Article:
Strug­gling Mar­i­nus gets a bump out of a pos­i­tive PhII snap­shot

Michael G. Chez, MD, Sut­ter Neu­ro­science In­sti­tute

A lit­tle more than six months since its stock price was crushed by a failed late-stage pro­gram for its lead­ing — and on­ly — drug, tiny biotech mi­cro­cap Mar­i­nus $MRNS saw its shares shoot up this morn­ing af­ter it of­fered a pos­i­tive Phase II snap­shot on a hand­ful of pa­tients who suf­fer from a rare ge­net­ic ail­ment.

In­ves­ti­ga­tors flipped the first card of its Phase II hand for ganax­olone in treat­ing CD­KL5, which trig­gers se­vere seizures and neu­ro­log­i­cal dam­age among the chil­dren af­flict­ed by it. One of four pa­tients had to drop out from a lack of re­sponse, but in­ves­ti­ga­tors say that the three oth­ers ex­pe­ri­enced a re­duc­tion in seizures rang­ing from 52% to 88%.

Pre­sent­ing da­ta at the an­nu­al meet­ing of the Amer­i­can Epilep­sy So­ci­ety, re­searchers al­so added seizure re­spons­es and EEG mea­sure­ments for three pa­tients — one with CD­KL5 and two with PCDH19 pe­di­atric epilep­sy — un­der­scor­ing a pos­i­tive re­sponse in cut­ting the rate of seizures from base­line.

In­vestors liked what they saw, dri­ving up shares about 40% in morn­ing trad­ing. It was a dif­fer­ent sto­ry last June, when the com­pa­ny’s shares dived on the news that ganax­olone had failed a late-stage study for adult fo­cal on­set seizures. Its mar­ket cap at the end of day on Fri­day was a frag­ile $22 mil­lion.

It’s ear­ly days yet for this study, which is de­signed to en­roll up to 10 pa­tients with each of CD­KL5 dis­or­der, Lennox Gas­taut Syn­drome and PCDH19 pe­di­atric epilep­sy.

The drug de­vel­op­ment pro­gram here is sim­i­lar to what Sage has been work­ing on, with a fo­cus on sta­tus epilep­ti­cus as well as post­par­tum de­pres­sion.

Michael G. Chez, the di­rec­tor of Pe­di­atric Neu­rol­o­gy Re­search and Pe­di­atric Epilep­sy, Sut­ter Neu­ro­science In­sti­tute, said:

“I am im­pressed with the re­spon­der rate and mag­ni­tude of seizure con­trol seen with ganax­olone in the ini­tial CD­KL5 pa­tients. The CGIs (clin­i­cal glob­al im­pres­sion scales) are con­sis­tent with seizure con­trol, with re­spon­ders show­ing ‘much im­proved’ un­der this scale. I look for­ward to fur­ther eval­u­at­ing these chil­dren and see­ing the fi­nal re­sults.”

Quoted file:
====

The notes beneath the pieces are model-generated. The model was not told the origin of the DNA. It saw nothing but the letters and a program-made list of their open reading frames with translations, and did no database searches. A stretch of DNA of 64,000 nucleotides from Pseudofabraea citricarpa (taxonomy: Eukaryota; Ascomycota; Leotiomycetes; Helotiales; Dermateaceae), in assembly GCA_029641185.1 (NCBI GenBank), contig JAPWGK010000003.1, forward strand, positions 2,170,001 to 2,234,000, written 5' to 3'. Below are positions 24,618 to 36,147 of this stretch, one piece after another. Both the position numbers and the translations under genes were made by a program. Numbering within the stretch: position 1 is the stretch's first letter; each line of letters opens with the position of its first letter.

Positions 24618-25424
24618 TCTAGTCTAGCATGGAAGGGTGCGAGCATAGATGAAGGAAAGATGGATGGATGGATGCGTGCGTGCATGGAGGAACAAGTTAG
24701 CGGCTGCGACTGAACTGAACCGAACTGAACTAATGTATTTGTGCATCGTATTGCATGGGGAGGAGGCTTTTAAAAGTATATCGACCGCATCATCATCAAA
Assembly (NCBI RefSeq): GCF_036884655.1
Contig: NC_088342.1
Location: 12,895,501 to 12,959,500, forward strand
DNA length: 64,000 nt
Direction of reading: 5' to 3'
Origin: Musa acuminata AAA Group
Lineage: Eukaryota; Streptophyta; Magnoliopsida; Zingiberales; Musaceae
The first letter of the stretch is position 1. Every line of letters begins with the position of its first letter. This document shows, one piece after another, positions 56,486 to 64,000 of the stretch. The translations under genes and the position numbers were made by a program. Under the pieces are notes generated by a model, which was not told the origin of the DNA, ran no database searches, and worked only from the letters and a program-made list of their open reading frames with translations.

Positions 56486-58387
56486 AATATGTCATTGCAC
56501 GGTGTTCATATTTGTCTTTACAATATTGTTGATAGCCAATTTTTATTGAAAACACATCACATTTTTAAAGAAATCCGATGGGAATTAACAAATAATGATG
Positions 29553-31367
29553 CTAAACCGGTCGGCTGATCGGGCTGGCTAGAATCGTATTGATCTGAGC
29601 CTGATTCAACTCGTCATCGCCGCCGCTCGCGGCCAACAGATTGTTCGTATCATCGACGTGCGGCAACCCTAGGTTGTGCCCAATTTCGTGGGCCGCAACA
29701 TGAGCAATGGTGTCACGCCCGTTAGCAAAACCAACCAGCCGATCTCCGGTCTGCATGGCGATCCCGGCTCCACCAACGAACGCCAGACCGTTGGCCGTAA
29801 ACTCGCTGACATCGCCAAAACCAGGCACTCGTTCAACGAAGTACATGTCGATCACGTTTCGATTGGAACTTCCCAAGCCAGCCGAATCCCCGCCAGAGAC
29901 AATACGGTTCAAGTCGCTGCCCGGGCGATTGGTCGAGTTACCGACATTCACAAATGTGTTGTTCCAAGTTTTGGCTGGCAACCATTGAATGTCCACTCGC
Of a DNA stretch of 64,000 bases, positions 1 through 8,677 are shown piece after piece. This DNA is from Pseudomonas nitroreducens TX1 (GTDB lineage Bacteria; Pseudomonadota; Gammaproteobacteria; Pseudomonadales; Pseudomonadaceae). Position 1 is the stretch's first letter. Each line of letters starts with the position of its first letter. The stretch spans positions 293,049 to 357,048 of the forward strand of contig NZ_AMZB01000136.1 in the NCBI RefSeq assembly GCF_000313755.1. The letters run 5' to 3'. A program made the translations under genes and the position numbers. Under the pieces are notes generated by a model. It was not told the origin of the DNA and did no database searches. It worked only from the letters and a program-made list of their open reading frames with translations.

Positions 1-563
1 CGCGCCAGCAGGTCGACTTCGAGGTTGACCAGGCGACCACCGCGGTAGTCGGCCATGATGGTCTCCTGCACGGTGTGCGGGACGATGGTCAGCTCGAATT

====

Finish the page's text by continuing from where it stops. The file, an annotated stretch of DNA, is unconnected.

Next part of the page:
Bio­mark­er 'roadmap­s' and the fu­ture of can­cer R&D; Cur­tain rais­es on #AS­CO22; Pfiz­er, No­var­tis tack­le drug ac­cess; and more

Welcome back to Endpoints Weekly, your review of the week’s top biopharma headlines. Want this in your inbox every Saturday morning? Current Endpoints readers can visit their reader profile to add Endpoints Weekly. New to Endpoints? Sign up here.

While this was not a week for earth-shattering news, there were certainly a lot of interesting tidbits. If you found this recap helpful, please recommend it to your friends and colleagues. We’ll see you on the other side of the long weekend.

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Keep­ing pres­sure on Am­gen, Mi­rati draws mixed re­views on lat­est cut of KRAS da­ta

As the close runner-up to Amgen’s Lumakras in the KRAS race, any data cut from Mirati’s adagrasib continues to draw scrutiny from analysts. And the latest batch of numbers from ASCO is a decidedly mixed bag.

While a quick comparison suggests that adagrasib spurred slightly more responses and led to a longer overall survival than Lumakras among a group of non-small cell lung cancer patients, its duration of response appears shorter and the safety profile continues to spark concern.

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Tran­si­tion to new Eu­ro­pean clin­i­cal tri­als in­fo sys­tem starts slow­ly

At the end of January, the European Medicines Agency officially launched its new clinical trials info system (CTIS), although the migration to the new platform has only really just begun, and sponsors have until the end of January 2023 before all initial trial applications must be submitted through CTIS.

Overall, 56 clinical trial applications have been submitted in CTIS during the first 3 months since the launch of the system on Jan. 31, according to new data posted by the EMA. By comparison, about 4,000 new trials are authorized each year across Europe.